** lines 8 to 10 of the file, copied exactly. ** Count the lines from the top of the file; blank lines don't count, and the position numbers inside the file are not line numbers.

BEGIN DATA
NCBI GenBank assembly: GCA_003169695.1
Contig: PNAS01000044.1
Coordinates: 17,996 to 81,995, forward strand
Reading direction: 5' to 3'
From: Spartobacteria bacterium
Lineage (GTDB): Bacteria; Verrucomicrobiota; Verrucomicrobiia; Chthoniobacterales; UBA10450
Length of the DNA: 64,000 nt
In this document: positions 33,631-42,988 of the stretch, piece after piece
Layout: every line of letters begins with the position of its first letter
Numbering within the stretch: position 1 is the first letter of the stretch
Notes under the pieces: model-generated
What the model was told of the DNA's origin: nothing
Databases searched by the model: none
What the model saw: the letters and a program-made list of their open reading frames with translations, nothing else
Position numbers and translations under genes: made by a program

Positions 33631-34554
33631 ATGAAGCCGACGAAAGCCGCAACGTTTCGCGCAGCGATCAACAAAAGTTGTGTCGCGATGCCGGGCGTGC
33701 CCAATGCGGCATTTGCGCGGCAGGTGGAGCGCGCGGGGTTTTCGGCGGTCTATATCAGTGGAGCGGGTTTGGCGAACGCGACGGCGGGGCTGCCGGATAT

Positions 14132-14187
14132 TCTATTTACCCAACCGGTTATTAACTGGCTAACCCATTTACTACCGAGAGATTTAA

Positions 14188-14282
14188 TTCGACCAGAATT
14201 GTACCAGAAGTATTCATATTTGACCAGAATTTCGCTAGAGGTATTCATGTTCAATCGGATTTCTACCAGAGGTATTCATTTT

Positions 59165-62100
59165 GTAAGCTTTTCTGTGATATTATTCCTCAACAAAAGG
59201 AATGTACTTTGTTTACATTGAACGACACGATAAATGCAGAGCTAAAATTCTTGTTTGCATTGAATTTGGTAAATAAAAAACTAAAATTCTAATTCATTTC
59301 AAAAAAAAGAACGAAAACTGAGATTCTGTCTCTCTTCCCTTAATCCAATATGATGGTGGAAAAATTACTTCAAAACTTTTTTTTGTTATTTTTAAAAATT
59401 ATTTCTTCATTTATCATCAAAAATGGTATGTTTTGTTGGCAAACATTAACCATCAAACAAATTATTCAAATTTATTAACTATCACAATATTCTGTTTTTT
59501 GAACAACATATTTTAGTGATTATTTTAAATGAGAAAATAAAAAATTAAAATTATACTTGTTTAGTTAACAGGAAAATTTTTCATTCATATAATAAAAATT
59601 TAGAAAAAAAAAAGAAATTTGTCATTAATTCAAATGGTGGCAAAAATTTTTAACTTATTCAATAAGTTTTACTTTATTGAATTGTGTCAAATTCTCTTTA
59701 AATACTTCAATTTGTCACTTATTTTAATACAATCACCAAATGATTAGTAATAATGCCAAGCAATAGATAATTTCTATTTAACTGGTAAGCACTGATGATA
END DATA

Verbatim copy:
In this document: positions 33,631-42,988 of the stretch, piece after piece
Layout: every line of letters begins with the position of its first letter
Numbering within the stretch: position 1 is the first letter of the stretch